The Elk Creek Township Historical Society’s annual Ghosts and Legends of Hope Cemetery Tours will be held again this year. An RSVP is required by the Friday before the tour. Please be sure to email or call 814-323-0447 and leave your name, a contact number, and the number of people that you will be bringing. Tickets are $3 per person and $5 per couple.


Fairview Area Historical Society Public Meeting

Wed, October 21, 7:30pm – 9:00pm
Sturgeon House, 4302 Avonia Road (Route 98) in Fairview.

Meetings are open to the public. For more information, contact the Society at (814) 474-5855.


Elk Creek Historical Society Coffee House

The Little Church on the Hill, 16410 High Street, Albion, PA Sat, October 17, 7pm – 9pm.

Are you interested in music, history, and fun? Then stop by The Little Church on the Hill’s monthly coffee house in Wellsburg, PA. The music begins at 7 pm and goes until 9 pm. There will be refreshments, door prizes, and a 50/50 raffle during intermission. All donations go towards the restoration and preservation of this 156 year old historic landmark. Bring friends and family for a night of music and fun. For additional information, contact the Elk Creek Historical Society at

Erie County History


I stopped by the Hagen History Center the other day and had a nice chat with Annita, who, if you don’t know her, is the historical society’s archivist, having served as such long enough to be the go-to person for everything that’s happened in the County for the last two hundred years, give or take… :-)

The Reading Room, aside from being gorgeous, smells of cherry wood and old books, and, as befitting a library of history, gives one a sense of being in the presence of greatness, as if perhaps Erie’s pioneers and early industrialists are looking over our shoulders, guiding us through the sea of their business and personal papers, helping us to reconstruct Erie County’s formative years and unveil the part they played in making it was it is today.

The staff at the history center has been hard at work filling the rooms of the Watson-Curtze Mansion with exhibits of all sorts. I believe there are eleven. Particularly delightful is the collection of vintage postcards. The Herculean task of moving the archives into the new storage space at the back of the Carriage House is on a brief hold until the supports for the mezzanine that will hold the 3-D collections and the movable shelving for everything else, arrive. The archives’ holdings are in storage at the old site and are difficult to access. I’d recommend checking with Annita ahead of a research visit, if you need something during the transition.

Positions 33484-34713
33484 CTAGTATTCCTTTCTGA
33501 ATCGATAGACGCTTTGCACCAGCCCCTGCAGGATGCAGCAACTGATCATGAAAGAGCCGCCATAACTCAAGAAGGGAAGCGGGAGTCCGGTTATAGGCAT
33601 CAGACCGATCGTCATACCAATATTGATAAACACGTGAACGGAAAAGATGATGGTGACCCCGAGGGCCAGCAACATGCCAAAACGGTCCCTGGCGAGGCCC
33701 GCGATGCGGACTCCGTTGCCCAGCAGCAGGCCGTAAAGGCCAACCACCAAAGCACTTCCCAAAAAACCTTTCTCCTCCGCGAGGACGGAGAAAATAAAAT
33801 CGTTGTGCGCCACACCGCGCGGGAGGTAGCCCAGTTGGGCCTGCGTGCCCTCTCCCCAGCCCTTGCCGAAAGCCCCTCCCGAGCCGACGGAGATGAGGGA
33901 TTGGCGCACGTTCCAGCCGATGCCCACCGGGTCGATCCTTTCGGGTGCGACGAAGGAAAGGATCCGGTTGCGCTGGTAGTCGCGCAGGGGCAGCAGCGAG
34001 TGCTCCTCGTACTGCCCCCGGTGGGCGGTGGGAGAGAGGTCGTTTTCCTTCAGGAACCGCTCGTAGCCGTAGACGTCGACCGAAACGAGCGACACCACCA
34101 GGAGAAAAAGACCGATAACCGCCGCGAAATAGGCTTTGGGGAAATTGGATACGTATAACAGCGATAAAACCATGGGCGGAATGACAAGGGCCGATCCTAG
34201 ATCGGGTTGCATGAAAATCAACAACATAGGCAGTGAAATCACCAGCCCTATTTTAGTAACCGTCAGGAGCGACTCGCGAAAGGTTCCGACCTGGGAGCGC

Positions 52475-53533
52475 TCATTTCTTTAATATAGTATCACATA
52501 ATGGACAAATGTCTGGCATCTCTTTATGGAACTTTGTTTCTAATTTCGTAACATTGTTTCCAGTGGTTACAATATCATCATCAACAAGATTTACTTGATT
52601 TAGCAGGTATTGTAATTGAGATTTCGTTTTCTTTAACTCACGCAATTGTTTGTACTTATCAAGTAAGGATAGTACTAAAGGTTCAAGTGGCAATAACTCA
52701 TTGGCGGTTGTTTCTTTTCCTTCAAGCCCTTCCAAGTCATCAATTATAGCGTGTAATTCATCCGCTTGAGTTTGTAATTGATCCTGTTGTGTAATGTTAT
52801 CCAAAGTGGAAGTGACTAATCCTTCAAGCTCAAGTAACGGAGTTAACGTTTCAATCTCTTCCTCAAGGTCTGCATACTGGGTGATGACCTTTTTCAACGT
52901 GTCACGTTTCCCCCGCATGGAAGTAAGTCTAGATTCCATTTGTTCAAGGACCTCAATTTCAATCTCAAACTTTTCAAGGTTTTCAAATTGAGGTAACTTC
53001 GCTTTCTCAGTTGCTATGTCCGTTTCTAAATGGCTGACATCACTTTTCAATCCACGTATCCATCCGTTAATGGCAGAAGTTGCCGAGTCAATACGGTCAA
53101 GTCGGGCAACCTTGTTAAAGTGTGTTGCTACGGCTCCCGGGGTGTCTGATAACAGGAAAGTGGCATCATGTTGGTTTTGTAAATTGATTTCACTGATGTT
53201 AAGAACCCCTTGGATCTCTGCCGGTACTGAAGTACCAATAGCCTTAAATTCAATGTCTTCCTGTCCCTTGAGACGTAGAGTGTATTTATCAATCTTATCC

Thomas B. Hagen History Center

The Erie Society for Genealogical Research has moved its office to the newly opened Thomas B. Hagen History Center, in the Carriage House of the Watson-Curtze Mansion at 356 West Sixth Street.

new reading room

The grand opening gala was held on August 29th. It was a lovely evening. The renovated Carriage House is beautiful, although I was sad to see that it appears the research space in the new reading room is quite a bit smaller than the old space on State Street. As a volunteer in the Archives, and a member of the ESGR, I recall many times when the old reading room was filled to capacity, so I do wonder if we’ll end up fighting each other for a chair when the new space is open for researchers, Thursdays through Saturdays, 11am to 5pm. Note that hours have changed and researchers no longer have access to the library on Tuesdays and Wednesdays, so plan accordingly! Also, if you need to research in the library’s microfilm collection, you may want to hold off for a bit, or at least call before stopping by, as they hadn’t moved the microfilm readers as of yesterday.

The ESGR’s office space is, as I understand it, located on the second floor of the Carriage House, which I did not have a chance to see the evening of the Gala. I believe there may also be a larger room of the size needed to hold our monthly membership meetings; however, I’m not sure the second floor can accommodate visitors who have trouble with stairs, as, unlike the old history center, there is no elevator. [Is it just me, or is this a strange and rather major oversight?] The first floor reading room doesn’t appear large enough for our meetings, particularly those featuring a guest speaker, but I could be entirely wrong on this point as I’d had at least a glass and a half of champagne before I took the tour :-) At any rate, the staff at the historical society has done a remarkable job with this move, although I fear they may be too exhausted at this point to enjoy the results of their preternatural efforts. It’s a gorgeous space, and will be a joy to work in. And, no small matter, parking is ample and free!

The Erie news did a nice story on the new space:

While a volunteer of both the ECHS and the ESGR, I speak for neither of those organizations, and the opinions and observations expressed here are entirely my own.